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Colonic diverticular disease has been increasing in prevalence in Japan due to the rapidly aging population. Colonic diverticular bleeding can result in hemorrhagic shock requiring blood transfusion, and it carries a high risk of recurrence within 1 year. Colonic diverticulitis can cause abscess, fistula formation, and perforation of the colon that may require surgery, and it often recurs. As a result, patients with colonic diverticular disease are often bothered by required frequent examinations, re-hospitalization, and a consequent decrease in quality of life. However, the management of diverticular disease differs between Japan and Western countries. For example, computed tomography (CT) is readily accessible at Japanese hospitals, so urgent CT may be selected as the first diagnostic procedure for suspected diverticular disease. Endoscopic clipping or band ligation may be preferred as the first endoscopic procedure for diverticular bleeding. Administration of antibiotics and complete bowel rest may be considered as first-line therapy for colonic diverticulitis. In addition, diverticula occur mainly in the sigmoid colon in Western countries, whereas the right side or bilateral of the colon is more commonly involved in Japan. As such, diverticular disease in the right-side colon is more prevalent in Japan than in Western countries. Against this background, concern is growing about the management of colonic diverticular disease in Japan and there is currently no practice guideline available. To address this situation, the Japanese Gastroenterological Association decided to create a clinical guideline for colonic diverticular bleeding and colonic diverticulitis in collaboration with the Japanese Society of Gastroenterology, Japan Gastroenterological Endoscopy Society, and Japanese Society of Interventional Radiology. The steps taken to establish this guideline involved incorporating the concept of the GRADE system for rating clinical guidelines, developing clinical questions (CQs), accumulating evidence through a literature search and review, and developing the Statement and Explanation sections. This guideline includes 2CQs for colonic diverticulosis, 24 CQs for colonic diverticular bleeding, and 17 CQs for diverticulitis.
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It is unclear why colonic diverticular bleeding and diverticulitis rarely coexist. This study compared the characteristics of these conditions.
A significant percentage of patients with colonic diverticular bleeding (CDB) experience bleeding that is severe enough to necessitate prolonged hospitalization. Prolonged hospitalization causes deter...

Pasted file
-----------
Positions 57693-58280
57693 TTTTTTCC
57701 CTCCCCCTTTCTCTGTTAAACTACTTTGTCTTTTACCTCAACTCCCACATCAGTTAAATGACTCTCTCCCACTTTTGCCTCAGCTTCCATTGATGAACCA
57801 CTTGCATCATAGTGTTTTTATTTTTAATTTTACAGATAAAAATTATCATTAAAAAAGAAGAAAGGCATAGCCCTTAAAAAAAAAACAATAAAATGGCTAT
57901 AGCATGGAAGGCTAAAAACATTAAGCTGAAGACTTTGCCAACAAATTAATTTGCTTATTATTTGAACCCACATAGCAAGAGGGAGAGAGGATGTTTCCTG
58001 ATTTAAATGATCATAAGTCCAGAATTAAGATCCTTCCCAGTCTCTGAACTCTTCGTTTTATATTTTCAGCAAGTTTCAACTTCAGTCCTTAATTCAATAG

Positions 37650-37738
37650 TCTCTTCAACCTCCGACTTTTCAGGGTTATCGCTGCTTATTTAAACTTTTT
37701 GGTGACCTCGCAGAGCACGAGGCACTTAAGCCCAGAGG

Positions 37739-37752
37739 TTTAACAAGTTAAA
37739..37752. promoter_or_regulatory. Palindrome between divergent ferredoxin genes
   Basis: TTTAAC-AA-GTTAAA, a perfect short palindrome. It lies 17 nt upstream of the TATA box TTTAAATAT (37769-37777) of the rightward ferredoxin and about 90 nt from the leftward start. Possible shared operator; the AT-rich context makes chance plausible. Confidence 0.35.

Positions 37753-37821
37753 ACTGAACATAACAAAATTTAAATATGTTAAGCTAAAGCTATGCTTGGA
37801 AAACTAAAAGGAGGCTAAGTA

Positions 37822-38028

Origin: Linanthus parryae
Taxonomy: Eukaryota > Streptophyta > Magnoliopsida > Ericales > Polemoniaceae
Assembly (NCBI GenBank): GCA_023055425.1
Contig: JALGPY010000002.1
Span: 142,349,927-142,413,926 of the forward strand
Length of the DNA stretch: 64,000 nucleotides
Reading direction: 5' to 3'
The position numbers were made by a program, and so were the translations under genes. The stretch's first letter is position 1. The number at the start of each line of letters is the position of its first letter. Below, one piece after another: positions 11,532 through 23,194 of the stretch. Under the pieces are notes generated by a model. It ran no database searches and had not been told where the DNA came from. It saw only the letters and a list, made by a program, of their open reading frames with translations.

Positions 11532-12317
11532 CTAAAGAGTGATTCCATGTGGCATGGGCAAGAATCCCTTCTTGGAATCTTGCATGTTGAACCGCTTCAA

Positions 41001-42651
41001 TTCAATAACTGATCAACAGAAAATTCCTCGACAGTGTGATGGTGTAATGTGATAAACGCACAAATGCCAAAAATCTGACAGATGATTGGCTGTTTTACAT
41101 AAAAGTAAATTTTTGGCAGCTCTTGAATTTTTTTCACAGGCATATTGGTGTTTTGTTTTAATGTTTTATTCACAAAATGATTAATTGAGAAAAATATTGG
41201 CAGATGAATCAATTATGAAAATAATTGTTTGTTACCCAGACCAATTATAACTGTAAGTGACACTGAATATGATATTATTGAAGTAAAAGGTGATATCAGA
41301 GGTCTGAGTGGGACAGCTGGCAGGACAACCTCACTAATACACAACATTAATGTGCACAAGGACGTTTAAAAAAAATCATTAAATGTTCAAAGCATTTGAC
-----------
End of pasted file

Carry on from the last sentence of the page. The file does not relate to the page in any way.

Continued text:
Diverticular disease is a common complex disorder characterised by mucosal outpouchings of the colonic wall that manifests through complications such as diverticulitis, perforation and bleeding. We re...
Very few prospective studies with over 100 samples have evaluated the long-term outcomes of endoscopic therapy for colonic diverticular bleeding (CDB). This study sought to elucidate the recurrent ble...
Colonoscopy within 24 hours (early colonoscopy) is recommended for patients with colonic diverticular bleeding, but it is unclear if this strategy improves post-discharge outcomes. We aimed to determi...
Colonic microbiota changes may play a key role in the pathogenesis of acute diverticulitis. A previous proof-of-concept study suggests that rifaximin, a low-absorbable oral antibiotic, may...
This study evaluate the prevalence of advanced colonic neoplasia (ACN) in acute diverticulitis. A sub-analysis of complicated and uncomplicated acute diverticulitis will be made in order t...
Colonic diverticula are outpouchings of the large bowel, and they occur in up to 60% of people over 60 years of age. About 10-25% of patients with diverticula will have symptoms. These can...
To test the activity of a polyglucosamine (PG) together with a Standard Management protocol (SM) on the occult and obscure gastrointestinal bleeding (OGIB) and the clinical symptoms in pat...
The purpose of this physician blinded, randomized study is to determine the utility, effectiveness, and feasibility of using colonic irrigation as a substitute for standard oral colonic pu...
Inflammation of the COLONIC DIVERTICULA, generally with abscess formation and subsequent perforation.
Chronic or recurrent colonic disorders without an identifiable structural or biochemical explanation. The widely recognized IRRITABLE BOWEL SYNDROME falls into this category.
A pathological condition characterized by the presence of a number of COLONIC DIVERTICULA in the COLON. Its pathogenesis is multifactorial, including colon aging, motor dysfunction, increases in intraluminal pressure, and lack of dietary fibers.
Functional obstruction of the COLON leading to MEGACOLON in the absence of obvious COLONIC DISEASES or mechanical obstruction. When this condition is acquired, acute, and coexisting with another medical condition (trauma, surgery, serious injuries or illness, or medication), it is called Ogilvie's syndrome.
Diseases of the DIVERTICULUM often due to infection and/or inflammation (DIVERTICULITIS).
Surgery is a technology consisting of a physical intervention on tissues. All forms of surgery are considered invasive procedures; so-called "noninvasive surgery" usually refers to an excision that does not penetrate the structure being exci...
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